Peter Strothard at the Times Literary Supplement:
In the seventh century BC, before there was a new city called Naples, there was an old city on more or less the same site called Parthenope. Both were Greek, both founded by Greeks who were occupying many other coastal parts of southern Italy at the time. Exactly which Greeks and when? That is a question which still exercises scholars, including Lorenzo Miletti at the beginning of this book. Were these occupiers invaders or colonists? As a general rule of historiography Romans “invade” and Greeks “colonize”, but any distinction made by the locals has not survived. The story of one of the Western world’s oldest continuously occupied cities begins with Parthenope.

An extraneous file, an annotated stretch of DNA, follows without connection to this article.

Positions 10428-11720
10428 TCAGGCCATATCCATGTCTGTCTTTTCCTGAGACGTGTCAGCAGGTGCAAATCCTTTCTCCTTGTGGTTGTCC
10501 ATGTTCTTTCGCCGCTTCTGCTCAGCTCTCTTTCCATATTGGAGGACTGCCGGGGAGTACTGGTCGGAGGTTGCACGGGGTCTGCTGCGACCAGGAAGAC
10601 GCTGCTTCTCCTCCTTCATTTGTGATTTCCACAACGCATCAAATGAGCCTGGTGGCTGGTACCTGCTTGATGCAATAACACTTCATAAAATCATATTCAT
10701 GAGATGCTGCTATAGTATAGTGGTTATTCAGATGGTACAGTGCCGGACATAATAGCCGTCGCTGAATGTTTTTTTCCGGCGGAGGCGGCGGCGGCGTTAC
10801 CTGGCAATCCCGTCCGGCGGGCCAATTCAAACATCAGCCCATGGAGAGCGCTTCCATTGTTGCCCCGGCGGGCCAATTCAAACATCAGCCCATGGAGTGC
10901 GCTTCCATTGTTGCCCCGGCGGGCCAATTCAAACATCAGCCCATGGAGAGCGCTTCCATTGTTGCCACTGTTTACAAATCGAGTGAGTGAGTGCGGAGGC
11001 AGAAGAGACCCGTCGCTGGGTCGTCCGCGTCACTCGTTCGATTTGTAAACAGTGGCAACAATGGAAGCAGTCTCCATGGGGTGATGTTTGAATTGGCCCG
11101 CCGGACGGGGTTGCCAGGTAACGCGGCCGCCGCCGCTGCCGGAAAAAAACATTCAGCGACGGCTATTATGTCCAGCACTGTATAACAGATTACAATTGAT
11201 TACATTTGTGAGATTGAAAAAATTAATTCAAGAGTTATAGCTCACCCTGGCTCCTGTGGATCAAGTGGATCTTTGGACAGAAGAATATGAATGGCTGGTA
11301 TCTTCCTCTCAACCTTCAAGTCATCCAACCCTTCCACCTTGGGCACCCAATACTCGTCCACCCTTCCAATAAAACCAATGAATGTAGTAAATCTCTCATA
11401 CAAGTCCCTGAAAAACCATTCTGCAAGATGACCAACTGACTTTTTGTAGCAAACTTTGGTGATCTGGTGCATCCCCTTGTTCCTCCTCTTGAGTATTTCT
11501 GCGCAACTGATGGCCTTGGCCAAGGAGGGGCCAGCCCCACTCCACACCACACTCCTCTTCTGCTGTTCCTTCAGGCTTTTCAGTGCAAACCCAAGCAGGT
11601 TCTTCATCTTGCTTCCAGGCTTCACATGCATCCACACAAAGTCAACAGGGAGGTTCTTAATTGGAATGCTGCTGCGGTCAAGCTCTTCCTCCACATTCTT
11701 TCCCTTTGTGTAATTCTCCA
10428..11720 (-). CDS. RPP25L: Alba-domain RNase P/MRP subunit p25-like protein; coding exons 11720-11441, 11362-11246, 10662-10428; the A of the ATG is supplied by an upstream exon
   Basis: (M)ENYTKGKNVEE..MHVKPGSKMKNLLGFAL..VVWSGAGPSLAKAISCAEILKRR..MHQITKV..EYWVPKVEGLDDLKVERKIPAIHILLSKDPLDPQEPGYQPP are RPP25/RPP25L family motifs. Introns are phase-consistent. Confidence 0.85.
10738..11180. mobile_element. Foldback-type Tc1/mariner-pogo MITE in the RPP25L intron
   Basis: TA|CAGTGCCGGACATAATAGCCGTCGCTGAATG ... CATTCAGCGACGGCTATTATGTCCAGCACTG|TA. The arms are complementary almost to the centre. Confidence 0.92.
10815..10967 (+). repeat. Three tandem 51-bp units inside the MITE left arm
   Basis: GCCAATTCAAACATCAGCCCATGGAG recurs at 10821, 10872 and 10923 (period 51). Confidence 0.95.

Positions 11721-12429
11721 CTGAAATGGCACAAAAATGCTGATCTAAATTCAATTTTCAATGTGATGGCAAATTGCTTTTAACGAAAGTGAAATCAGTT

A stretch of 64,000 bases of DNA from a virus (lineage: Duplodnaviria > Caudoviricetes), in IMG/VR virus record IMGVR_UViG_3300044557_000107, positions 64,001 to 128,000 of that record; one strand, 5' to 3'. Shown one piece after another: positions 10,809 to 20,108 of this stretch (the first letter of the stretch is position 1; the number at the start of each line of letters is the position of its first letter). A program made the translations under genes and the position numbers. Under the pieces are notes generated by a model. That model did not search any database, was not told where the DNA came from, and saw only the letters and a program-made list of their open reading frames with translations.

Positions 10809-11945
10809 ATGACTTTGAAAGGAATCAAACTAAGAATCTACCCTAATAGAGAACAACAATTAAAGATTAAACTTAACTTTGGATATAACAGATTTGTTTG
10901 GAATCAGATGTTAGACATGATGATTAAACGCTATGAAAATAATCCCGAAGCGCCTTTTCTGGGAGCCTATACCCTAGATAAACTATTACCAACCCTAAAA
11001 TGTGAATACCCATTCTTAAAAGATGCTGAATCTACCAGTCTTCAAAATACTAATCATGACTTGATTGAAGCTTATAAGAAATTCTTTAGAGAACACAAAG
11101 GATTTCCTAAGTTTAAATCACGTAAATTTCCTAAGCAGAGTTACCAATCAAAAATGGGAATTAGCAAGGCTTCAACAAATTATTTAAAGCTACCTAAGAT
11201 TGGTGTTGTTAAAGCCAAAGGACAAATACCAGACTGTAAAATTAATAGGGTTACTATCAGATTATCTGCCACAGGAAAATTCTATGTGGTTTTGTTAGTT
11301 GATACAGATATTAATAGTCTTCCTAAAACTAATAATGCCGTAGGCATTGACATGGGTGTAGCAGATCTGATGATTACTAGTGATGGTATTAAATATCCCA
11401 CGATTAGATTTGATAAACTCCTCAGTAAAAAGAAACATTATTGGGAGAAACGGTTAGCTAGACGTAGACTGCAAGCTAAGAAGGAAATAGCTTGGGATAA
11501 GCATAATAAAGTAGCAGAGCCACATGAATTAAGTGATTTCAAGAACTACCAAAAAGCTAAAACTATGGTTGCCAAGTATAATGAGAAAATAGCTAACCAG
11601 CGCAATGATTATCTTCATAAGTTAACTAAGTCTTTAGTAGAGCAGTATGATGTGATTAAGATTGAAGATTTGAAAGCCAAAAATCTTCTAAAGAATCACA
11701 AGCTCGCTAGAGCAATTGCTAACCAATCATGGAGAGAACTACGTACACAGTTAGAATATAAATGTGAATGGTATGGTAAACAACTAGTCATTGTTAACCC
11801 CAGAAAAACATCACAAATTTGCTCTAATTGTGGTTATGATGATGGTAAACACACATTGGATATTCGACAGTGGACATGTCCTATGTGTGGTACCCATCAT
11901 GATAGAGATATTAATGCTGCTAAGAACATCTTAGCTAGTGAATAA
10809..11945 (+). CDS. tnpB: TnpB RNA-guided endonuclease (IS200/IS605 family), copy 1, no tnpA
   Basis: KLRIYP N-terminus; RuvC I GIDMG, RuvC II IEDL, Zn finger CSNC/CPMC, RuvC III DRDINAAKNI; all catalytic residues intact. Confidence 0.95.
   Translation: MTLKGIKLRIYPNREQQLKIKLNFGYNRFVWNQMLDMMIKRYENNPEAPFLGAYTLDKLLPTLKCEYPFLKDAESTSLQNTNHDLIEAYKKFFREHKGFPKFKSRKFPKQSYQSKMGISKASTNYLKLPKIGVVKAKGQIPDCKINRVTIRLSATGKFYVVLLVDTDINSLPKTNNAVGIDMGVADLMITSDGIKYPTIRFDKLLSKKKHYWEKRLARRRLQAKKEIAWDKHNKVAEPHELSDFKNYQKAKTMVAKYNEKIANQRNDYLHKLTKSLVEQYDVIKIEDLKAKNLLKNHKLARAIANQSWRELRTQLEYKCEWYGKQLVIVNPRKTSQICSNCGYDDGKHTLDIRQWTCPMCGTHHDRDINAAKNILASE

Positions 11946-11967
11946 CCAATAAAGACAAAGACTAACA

The city name was a part of that first occupying process. Parthenope was one of the local Sirens who in Book XII of the Odyssey, and many variant versions of the story, sang songs to lure the Greek hero Odysseus to his doom, not anticipating that he would block the seductive sound by filling his sailors’ ears with wax. In shame at her poor defensive performance she hurled herself from her cliff, akatapontismos that made her “tomb” a fine foundation stone for a new Greek city. All occupiers wanted their own link to the Trojan War, known to all Greeks as part of their defining narrative of themselves. Parthenope was perfect and her name, though lasting only a hundred years or so on the ground, has long resounded through literature and scholarship, and as far as this fascinating collection of essays in OUP’s series, Classical Presences.